You can use anything from a cardboard box to a steel enclosure to house your coin acceptor. Since we aren't leaving this out for crazed players at the local arcade, we don't need to worry about security, so a more moderate enclosure will do. We want the case to keep things neat, allow coins to be collected and match the looks of our Picade cabinet.
This design was made to be laser cut from acrylic, and is fastened with sixteen M2.5 x 16mm socket head screws and nuts. The coin acceptor mounts with the four included bolts and nuts, or your own M4 screws and nuts.
You can also print the vector files and use them as a template to cut out the material of your choice -- anything from foamcore board or cardboard with a hobby knife, to baltic birch plywood on a bandsaw.
Download the vector file linked here.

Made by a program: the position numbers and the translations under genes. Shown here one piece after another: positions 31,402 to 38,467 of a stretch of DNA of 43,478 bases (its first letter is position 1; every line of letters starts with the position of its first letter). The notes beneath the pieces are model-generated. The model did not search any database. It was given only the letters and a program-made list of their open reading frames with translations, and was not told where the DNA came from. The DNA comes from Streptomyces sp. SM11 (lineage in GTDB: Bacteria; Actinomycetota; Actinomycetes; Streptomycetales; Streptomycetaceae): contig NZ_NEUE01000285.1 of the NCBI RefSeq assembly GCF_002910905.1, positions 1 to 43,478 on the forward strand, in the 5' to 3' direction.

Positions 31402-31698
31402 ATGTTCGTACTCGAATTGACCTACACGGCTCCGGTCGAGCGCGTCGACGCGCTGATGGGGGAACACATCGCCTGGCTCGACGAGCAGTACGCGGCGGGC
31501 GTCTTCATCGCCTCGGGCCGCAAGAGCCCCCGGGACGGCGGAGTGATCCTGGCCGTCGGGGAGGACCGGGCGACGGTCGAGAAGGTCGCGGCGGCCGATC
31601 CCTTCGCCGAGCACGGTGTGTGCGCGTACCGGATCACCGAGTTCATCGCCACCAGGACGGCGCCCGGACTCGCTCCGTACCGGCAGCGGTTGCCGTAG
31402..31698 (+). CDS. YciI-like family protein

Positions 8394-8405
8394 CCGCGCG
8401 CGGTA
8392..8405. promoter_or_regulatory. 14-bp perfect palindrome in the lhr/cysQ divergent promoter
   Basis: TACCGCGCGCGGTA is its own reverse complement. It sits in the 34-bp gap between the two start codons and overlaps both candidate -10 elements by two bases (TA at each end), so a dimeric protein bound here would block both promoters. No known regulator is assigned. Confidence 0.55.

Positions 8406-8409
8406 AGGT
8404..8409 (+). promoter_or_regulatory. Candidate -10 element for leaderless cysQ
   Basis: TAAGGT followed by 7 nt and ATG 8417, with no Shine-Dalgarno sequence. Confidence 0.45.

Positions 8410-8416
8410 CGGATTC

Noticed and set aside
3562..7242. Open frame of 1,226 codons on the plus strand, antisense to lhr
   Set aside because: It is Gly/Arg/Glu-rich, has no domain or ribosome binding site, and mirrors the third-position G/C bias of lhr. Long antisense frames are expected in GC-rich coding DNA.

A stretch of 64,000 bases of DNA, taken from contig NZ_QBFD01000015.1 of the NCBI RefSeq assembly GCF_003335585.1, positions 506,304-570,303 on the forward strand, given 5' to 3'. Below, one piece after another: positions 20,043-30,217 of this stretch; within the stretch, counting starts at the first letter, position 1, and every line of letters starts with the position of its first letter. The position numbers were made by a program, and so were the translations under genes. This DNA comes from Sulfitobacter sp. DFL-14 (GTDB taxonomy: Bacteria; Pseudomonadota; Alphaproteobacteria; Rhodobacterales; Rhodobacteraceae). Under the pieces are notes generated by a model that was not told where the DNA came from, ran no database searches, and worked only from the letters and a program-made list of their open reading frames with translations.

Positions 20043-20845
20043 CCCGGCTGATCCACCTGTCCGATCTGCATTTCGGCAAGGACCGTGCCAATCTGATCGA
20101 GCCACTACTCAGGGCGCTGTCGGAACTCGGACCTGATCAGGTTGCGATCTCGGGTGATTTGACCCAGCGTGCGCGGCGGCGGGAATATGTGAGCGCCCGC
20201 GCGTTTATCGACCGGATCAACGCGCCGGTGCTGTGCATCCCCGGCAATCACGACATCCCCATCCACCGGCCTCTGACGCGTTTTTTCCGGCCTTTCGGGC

Either cut the vector paths on a laser cutter from 3mm (1/8") acrylic, or print the file and use it as a stencil to cut your parts with another tool.
- First, mount the coin acceptor to the front face as shown here
- Also, insert four of the M2.5 screws into the front panel, and thread on their nuts a few turns
- Feed the wiring harness connector through the back panel's circular opening
- Plug it into the coin acceptor
- Add four M2.5 screws and nuts to the back panel as shown, and then fasten it and the front panel to one of the side panels
Finish by fastening on the top panel!
You can now plug in your 12V DC wall adapter to the wall and to the female jack connected to the wiring harness. The coin acceptor will beep upon startup.
You can now position the coin box as you like, and open up your arcade for play!